Sunday, January 22, 2017

A Third Visit With Mr. Nutting

I saw the Nutting’s Flycatcher in California Gulch for the third time this month today. I don’t get tired of birding down there and would be happy to go back tomorrow, but my time in Tucson is running out before my next series of tours begins. Last week I went back there with Will Russell and Evan Obercian in advance of Evan’s first time leading the WINGS SE Arizona tour. We found the bird within seconds of parking (Will wasn’t even out of the car yet). This time presented me with some unique challenges.

One challenge was birding with a couple in their late 70’s and early 80’s who show various and obvious stages of hearing and sight loss as well as expected issues with balance, strength, speed, and stamina. I may not be at my peak either, and Jeff and June hold a special place in my heart. I met them when I was 20 years old, seemingly yesterday but actually over 26 years ago, when I was a junior in college during my year abroad in Freiburg, Germany. They have four lucky children of my generation, so I remind myself to cherish my time with them.

Another issue was the status of the water in the gulch. It must have rained well over an inch from the front that passed through this past Friday night and Saturday morning (which left about 0.6 of an inch of rain in my part of Tucson, not an insignificant amount). All of the washes were running with clear water when normally quite dry. The main drainage of California Gulch was a veritable torrent.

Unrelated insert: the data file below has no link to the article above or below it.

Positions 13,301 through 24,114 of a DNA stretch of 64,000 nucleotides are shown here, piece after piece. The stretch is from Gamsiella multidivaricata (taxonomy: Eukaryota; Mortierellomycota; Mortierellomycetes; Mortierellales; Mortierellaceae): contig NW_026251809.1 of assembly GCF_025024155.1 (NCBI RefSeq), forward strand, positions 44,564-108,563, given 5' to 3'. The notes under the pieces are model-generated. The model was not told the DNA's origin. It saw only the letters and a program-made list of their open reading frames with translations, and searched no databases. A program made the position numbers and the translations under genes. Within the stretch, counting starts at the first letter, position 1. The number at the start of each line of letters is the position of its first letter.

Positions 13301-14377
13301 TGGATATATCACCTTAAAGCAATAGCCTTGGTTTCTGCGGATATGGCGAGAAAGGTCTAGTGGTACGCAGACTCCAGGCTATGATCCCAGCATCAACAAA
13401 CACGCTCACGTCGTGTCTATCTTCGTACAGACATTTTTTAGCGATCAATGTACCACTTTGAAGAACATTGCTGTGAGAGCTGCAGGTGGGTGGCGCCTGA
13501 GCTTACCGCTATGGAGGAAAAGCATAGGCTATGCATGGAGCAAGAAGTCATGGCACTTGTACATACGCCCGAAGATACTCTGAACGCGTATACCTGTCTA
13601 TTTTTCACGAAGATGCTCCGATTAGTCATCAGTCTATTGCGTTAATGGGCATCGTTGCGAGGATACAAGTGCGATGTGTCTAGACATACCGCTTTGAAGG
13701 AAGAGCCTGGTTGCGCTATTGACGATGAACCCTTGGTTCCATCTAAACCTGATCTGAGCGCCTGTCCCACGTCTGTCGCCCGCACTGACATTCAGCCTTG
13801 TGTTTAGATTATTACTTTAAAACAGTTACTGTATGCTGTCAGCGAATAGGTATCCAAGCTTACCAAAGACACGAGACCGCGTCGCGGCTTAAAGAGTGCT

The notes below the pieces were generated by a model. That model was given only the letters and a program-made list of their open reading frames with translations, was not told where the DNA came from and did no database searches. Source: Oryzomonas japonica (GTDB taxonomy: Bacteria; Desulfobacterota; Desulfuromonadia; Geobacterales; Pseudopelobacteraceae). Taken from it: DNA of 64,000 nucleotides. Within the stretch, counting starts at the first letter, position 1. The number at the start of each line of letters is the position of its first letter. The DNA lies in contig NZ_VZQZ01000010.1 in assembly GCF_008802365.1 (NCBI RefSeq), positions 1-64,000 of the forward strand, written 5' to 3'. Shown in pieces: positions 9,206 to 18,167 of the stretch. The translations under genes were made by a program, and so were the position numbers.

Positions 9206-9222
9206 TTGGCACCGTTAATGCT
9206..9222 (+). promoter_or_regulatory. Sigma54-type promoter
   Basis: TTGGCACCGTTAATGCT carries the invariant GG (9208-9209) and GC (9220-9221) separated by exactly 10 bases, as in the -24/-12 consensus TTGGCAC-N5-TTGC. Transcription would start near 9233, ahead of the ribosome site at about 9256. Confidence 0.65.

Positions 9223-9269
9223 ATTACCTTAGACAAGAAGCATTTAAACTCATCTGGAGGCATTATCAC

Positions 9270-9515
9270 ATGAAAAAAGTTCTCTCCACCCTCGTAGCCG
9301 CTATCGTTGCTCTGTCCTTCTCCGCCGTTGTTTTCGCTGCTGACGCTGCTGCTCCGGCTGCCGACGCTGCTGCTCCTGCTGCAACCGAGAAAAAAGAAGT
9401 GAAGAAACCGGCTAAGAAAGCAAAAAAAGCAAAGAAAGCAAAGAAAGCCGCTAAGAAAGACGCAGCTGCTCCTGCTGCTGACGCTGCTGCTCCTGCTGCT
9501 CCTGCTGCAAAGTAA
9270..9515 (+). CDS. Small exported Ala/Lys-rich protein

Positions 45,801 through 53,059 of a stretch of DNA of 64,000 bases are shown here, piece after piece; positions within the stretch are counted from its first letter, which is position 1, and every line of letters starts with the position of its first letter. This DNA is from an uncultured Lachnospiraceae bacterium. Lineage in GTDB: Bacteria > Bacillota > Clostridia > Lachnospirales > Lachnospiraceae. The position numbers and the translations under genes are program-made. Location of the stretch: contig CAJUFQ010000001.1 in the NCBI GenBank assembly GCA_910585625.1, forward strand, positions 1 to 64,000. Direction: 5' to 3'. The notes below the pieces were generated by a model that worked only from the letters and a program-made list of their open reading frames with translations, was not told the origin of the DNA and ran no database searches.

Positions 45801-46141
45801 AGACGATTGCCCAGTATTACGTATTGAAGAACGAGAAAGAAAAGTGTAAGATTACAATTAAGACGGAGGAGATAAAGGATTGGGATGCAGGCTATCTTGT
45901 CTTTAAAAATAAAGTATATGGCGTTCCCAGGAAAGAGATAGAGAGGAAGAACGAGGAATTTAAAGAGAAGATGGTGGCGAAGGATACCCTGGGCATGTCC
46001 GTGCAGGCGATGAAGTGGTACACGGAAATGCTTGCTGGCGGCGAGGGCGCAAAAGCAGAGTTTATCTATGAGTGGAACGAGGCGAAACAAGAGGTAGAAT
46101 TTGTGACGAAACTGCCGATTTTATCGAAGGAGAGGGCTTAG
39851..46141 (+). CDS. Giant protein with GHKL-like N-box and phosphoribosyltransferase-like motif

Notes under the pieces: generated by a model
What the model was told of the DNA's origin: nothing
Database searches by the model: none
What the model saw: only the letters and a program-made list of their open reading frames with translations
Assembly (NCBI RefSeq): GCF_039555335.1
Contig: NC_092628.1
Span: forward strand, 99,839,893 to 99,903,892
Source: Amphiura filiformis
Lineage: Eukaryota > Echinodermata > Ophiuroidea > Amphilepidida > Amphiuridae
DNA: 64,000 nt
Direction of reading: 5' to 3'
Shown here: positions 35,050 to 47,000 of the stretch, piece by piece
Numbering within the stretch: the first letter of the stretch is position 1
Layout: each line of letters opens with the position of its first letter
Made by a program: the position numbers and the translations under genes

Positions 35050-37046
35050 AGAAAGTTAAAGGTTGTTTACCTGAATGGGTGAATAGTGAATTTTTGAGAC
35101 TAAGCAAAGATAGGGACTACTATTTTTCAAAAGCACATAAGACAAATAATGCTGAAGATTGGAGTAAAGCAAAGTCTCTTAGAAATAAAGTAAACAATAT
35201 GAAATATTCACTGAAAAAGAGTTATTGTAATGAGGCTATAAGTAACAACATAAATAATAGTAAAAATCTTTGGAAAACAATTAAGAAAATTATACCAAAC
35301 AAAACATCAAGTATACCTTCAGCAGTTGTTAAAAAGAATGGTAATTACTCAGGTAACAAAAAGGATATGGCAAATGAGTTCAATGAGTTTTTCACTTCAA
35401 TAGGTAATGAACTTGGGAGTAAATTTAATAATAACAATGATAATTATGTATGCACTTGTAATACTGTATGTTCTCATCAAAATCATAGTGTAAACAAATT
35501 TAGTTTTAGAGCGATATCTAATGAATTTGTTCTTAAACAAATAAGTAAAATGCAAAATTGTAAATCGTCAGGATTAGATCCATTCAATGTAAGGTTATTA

But we were able to make it in my friends’ low-clearance 2WD Hyundai Sonata as far as the usual spot at the junction of the California Gulch and Warsaw Canyon junctions.

Jeff and June are not wimpy tenderfoots. Though they both grew up in New York City (Staten Island and Brooklyn), you should hear their stories of farming in Bozeman while forging academic careers in the 1960's and 70’s. They didn’t think twice about pulling up their pants and wading across the unbelievably full California Gulch. June was actually pleased it wasn’t the icy cold waters one would have expected in Montana.

We spent well over an hour looking, pishing, wading, hobbling over boulders, and pausing for a quick picnic lunch. There was no sign of the bird. We watched a group of Chipping Sparrows, two pairs of Black-tailed Gnatcatchers, a pair of Rufous-winged Sparrows, a wonderful Dusky Flycatcher, and had a bit of excitement with what turned out to be an Ash-throated Flycatcher. I noticed what at first looked like a female Northern Cardinal (with a red bill), then changed my mind to Pyrrhuloxia when I saw the gray back, rump and tail. Then changed my mind again when I saw the brownish breast. Then began to wonder about a hybrid. This is indeed what I’m pretty certain is a rare Northern Cardinal X Pyrrhuloxia hybrid.

It was associating with this male Northern Cardinal.

Then suddenly I saw this bird with a rich yellow belly only 10 meters in front of me, just a meter off the ground. The Nutting’s Flycatcher! We spent some 15 minutes with it, as it foraged on grasshoppers. In the past three weeks it had been feeding on bees attracted to the blooming Desert Olive (Forestiera shrevei), but it was nearly done blooming, and there were few bees today.

I don’t think one could normally expect to see this bird three out of three tries, but I won’t be pushing my luck on this one. I’m home for just another five days before my next bout of travel begins – Baja California, Palm Springs, Peru, Japan, Costa Rica, and Nepal all loom in the next three months

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